Monthly Archives: January 2016
When the total direct and indirect costs of consuming and releasing Carbon are recognized to exceed the cost of alternatives, economic demand for alternatives will automatically increase both in production (solar, wind, tidal, geothermal, etc.) and consumption (electric vehicles, Hydrogen fuel cells, etc.). As with tobacco products and other detriments to society and the planet, Government’s role and responsibility is to tax or regulate what is not in the best interest of the population and subsidize what is.
Nations around the world, including the United States, need to fight the influence of the Carbon Energy Industrial Complex that attempts to block or destroy any technology that competes with their product through misinformation and political pressure. There will always be some people who deny facts or research that are counter to their religious beliefs or just resist being changed.
The only solution is continuous education and the knowledge that eventually everyone acts in their own economic self-interest. We need a tax on Carbon energy as soon as possible and continued subsidies on alternatives. If we can increase the popularity of distributed alternative energy technologies without degrading national electric grids around the world, we should move in that direction as well.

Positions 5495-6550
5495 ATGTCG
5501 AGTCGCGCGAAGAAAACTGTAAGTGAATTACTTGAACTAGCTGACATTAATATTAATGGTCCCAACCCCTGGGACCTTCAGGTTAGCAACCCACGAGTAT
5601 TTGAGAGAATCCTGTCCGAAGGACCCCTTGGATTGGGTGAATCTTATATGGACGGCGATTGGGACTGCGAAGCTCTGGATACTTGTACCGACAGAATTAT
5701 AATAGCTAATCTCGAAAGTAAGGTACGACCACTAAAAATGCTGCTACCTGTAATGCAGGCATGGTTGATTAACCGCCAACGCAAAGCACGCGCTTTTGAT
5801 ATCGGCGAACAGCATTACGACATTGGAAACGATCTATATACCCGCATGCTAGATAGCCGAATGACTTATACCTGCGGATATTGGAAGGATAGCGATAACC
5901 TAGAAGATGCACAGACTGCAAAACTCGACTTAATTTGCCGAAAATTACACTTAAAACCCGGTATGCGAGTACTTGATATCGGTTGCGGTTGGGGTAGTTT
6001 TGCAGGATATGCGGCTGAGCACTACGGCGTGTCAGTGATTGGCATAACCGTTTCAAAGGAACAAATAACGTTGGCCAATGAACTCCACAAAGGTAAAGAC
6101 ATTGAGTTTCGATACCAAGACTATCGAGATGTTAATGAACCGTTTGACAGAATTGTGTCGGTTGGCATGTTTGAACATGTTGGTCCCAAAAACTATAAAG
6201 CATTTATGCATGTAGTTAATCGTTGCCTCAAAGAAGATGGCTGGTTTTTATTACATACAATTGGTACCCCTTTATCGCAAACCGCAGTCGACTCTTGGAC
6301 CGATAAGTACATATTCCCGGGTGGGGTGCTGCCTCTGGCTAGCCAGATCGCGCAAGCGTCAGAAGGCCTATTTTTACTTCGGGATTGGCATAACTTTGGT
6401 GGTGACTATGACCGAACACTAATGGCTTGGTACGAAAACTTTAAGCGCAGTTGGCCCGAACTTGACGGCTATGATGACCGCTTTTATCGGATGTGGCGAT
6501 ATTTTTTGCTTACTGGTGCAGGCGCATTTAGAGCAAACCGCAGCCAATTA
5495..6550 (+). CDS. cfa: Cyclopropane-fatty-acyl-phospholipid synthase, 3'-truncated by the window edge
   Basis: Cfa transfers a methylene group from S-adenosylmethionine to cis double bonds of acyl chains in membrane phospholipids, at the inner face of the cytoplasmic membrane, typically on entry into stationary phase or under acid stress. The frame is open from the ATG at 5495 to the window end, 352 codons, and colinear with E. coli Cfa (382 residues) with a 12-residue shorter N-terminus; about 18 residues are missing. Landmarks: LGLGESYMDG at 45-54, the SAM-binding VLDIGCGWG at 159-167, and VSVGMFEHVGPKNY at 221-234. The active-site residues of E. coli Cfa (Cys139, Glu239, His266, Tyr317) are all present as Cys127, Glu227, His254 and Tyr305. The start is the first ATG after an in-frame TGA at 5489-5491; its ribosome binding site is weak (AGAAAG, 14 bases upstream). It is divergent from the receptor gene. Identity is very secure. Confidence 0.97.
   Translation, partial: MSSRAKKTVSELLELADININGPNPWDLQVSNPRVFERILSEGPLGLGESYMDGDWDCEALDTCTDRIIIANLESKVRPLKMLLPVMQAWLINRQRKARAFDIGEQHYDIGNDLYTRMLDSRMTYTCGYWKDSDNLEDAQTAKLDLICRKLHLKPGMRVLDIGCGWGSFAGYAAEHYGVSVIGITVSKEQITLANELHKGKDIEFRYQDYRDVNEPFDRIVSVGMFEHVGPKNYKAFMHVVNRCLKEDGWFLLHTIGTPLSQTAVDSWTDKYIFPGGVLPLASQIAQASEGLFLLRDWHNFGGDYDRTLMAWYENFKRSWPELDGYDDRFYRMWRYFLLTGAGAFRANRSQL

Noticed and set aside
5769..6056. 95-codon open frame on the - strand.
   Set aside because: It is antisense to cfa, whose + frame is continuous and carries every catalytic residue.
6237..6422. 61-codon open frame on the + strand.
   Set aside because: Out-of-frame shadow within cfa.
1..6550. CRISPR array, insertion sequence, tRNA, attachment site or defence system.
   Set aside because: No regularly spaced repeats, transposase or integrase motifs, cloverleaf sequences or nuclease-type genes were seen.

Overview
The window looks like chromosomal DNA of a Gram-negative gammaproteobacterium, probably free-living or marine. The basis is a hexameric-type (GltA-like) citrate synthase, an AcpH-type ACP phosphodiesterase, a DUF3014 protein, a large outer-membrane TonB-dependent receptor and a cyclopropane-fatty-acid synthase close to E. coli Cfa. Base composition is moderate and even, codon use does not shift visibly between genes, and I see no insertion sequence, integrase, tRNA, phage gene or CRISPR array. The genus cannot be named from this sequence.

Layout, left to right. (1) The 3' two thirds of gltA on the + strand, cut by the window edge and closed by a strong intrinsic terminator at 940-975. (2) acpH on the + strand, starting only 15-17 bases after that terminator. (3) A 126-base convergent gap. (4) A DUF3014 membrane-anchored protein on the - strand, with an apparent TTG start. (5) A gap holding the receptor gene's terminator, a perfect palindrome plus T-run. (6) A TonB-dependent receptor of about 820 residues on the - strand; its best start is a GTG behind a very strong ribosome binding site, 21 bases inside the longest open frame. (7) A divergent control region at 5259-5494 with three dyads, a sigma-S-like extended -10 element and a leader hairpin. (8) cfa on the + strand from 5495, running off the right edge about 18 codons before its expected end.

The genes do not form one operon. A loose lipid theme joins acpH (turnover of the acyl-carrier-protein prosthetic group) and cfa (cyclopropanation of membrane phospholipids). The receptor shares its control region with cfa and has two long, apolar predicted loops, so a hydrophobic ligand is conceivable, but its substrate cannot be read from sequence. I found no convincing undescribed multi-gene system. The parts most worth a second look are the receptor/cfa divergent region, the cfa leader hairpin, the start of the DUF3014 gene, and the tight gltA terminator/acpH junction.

— Malcolm Baird, 26 January 2016
On this Martin Luther King Day, it is fitting to reprint below Martin Luther King Jr.’s acceptance speech upon receiving one of the four 1966 Margaret Sanger Awards given by Planned Parenthood Federation of America to honor the woman who founded America’s family planning movement.
1966 was the first year of the award. The other recipients that year were Dr. Carl G. Hartman, General William H. Draper Jr., and President Lyndon Baines Johnson.
Recently, the press has been filled with reports of sightings of flying saucers. While we need not give credence to these stories, they allow our imagination to speculate on how visitors from outer space would judge us. I am afraid they would be stupefied at our conduct. They would observe that for death planning we spend billions to create engines and strategies for war. They would also observe that we spend millions to prevent death by disease and other causes. Finally they would observe that we spend paltry sums for population planning, even though its spontaneous growth is an urgent threat to life on our planet. Our visitors from outer space could be forgiven if they reported home that our planet is inhabited by a race of insane men whose future is bleak and uncertain.
There is no human circumstance more tragic than the persisting existence of a harmful condition for which a remedy is readily available. Family planning, to relate population to world resources, is possible, practical and necessary. Unlike plagues of the dark ages or contemporary diseases we do not yet understand, the modern plague of overpopulation is soluble by means we have discovered and with resources we possess.
What is lacking is not sufficient knowledge of the solution but universal consciousness of the gravity of the problem and education of the billions who are its victims.